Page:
Next come the tactics – what exactly will you do to implement the strategy? If your strategy was to grow your market share by expanding into new markets, a tactic might be to partner with a complementary brand in the new market to jump start your brand recognition. This might require a joint email campaign, billboards and local ads on radio and TV. The key is to align the tactics with the strategy so that everything is in support of the brand. Otherwise, you end with a lot of random activities – all of them are probably pretty cool on their own – but together they don’t deliver.

To be valuable, strategy must be practical, and tactics must be integrated. With the right balance of strategy and tactics, your brand will grow and so will your business.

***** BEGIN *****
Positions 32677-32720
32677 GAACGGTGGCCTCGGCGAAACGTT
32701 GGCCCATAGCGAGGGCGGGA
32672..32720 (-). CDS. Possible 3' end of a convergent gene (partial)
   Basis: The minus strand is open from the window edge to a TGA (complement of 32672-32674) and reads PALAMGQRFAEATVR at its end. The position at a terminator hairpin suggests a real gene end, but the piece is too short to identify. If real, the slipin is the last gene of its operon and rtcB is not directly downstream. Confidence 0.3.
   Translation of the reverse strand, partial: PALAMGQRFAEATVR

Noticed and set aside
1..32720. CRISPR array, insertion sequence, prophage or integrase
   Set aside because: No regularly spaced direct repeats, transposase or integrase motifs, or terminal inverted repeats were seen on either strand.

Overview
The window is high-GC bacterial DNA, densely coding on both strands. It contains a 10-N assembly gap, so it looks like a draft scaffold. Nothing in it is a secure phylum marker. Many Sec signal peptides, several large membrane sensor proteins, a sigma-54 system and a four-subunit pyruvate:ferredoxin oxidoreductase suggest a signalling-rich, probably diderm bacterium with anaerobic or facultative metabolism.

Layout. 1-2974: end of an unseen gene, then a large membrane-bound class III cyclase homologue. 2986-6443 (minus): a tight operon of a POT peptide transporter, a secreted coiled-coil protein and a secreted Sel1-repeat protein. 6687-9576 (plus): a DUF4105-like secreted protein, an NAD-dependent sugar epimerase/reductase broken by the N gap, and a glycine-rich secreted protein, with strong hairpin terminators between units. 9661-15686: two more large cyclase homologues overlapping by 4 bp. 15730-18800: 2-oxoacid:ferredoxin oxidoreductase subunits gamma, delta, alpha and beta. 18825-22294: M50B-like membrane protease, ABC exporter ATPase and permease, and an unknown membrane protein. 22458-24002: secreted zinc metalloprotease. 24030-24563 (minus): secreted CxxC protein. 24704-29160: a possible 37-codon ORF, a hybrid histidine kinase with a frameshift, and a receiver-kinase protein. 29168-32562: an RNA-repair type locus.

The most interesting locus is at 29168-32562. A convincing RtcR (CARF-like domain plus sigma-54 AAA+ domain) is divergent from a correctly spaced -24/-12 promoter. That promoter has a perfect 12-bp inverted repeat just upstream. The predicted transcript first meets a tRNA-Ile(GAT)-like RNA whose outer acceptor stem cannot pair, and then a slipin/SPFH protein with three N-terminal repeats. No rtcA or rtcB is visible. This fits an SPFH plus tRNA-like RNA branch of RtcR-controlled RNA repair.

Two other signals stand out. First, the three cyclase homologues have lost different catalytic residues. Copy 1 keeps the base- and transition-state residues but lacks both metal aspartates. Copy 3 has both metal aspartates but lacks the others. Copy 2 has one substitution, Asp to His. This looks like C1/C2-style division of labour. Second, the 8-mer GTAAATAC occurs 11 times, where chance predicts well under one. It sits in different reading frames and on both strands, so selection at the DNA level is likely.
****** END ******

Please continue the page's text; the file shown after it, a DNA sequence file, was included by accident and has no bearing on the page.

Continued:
Is it worth it? The ROI of Social Media

MarketingSherpa - May 2010 (

The age old question – Is it worth it?  This question gets asked of all marketing program, each quarter, each year.  All companies do it – an annual budget plan.   Everyone wants to know which activities have earned a positive return on their investment (ROI).  Of course they do – you don’t want to continue throwing money into something that isn’t delivering results.

Social media is one of the newer additions to the marketing arsenal.  And as such, the jury is still out on the overal ROI of social media activities.  However, in a recent study conducted by MarketingSherpa (May 2010) perceptions of social media are trending positively when it comes to budget allocation.